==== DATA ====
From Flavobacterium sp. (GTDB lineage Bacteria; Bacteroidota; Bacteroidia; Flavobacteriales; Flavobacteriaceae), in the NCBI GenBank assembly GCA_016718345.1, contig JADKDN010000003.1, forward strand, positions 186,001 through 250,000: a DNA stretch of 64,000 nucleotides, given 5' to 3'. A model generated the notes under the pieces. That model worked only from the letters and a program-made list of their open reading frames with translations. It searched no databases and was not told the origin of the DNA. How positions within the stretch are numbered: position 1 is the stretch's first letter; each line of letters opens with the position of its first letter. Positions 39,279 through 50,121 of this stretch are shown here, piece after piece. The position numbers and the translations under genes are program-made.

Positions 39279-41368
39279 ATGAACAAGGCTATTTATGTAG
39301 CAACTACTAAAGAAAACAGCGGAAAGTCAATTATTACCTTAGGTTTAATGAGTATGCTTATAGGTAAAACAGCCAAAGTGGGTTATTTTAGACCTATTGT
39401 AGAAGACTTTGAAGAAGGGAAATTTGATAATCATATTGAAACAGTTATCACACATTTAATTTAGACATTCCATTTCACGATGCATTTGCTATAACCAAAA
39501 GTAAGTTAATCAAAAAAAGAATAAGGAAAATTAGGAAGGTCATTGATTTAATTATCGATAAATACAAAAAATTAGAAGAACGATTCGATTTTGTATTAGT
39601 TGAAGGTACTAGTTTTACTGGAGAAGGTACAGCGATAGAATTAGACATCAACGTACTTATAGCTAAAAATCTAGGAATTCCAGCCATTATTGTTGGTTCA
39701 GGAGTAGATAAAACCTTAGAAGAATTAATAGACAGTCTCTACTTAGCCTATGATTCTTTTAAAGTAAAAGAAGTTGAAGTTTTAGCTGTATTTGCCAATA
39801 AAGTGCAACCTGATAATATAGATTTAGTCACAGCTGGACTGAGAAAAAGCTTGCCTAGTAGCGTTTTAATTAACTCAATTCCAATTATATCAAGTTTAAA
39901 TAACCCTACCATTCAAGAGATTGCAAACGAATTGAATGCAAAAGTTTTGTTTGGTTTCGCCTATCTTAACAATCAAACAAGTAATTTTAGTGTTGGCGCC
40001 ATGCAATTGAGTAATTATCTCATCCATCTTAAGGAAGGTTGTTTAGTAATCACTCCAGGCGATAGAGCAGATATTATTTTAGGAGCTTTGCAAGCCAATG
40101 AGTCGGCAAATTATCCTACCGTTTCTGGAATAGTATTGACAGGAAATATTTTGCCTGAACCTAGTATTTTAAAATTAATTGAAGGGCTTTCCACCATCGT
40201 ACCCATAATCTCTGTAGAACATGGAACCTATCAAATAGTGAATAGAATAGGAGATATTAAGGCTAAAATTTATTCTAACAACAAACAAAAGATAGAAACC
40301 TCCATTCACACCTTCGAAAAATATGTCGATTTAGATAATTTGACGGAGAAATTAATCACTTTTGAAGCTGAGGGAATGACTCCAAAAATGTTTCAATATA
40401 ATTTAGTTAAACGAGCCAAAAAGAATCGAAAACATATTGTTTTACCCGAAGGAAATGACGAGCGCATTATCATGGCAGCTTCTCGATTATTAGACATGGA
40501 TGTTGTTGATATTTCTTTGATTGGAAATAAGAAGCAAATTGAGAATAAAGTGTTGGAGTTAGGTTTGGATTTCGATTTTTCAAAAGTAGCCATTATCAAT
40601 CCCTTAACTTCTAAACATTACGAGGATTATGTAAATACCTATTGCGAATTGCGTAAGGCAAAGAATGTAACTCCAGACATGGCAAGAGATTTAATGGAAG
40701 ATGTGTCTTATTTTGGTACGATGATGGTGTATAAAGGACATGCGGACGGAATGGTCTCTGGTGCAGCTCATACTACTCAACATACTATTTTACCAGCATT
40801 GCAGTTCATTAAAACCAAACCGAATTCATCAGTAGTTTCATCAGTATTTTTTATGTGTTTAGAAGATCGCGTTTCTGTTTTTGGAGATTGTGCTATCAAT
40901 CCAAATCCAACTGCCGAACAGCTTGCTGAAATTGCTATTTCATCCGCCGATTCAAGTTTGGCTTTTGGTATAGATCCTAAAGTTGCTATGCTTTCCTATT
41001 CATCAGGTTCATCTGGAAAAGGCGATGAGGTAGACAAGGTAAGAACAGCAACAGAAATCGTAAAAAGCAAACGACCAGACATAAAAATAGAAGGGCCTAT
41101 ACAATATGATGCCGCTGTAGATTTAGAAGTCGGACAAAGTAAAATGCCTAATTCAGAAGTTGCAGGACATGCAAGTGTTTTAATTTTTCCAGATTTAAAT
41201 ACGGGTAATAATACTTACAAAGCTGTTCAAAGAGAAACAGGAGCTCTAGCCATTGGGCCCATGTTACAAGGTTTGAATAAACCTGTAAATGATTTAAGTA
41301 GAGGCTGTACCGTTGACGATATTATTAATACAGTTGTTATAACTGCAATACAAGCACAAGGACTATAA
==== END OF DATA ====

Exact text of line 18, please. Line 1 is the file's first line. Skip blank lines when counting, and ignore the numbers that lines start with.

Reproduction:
40701 ATGTGTCTTATTTTGGTACGATGATGGTGTATAAAGGACATGCGGACGGAATGGTCTCTGGTGCAGCTCATACTACTCAACATACTATTTTACCAGCATT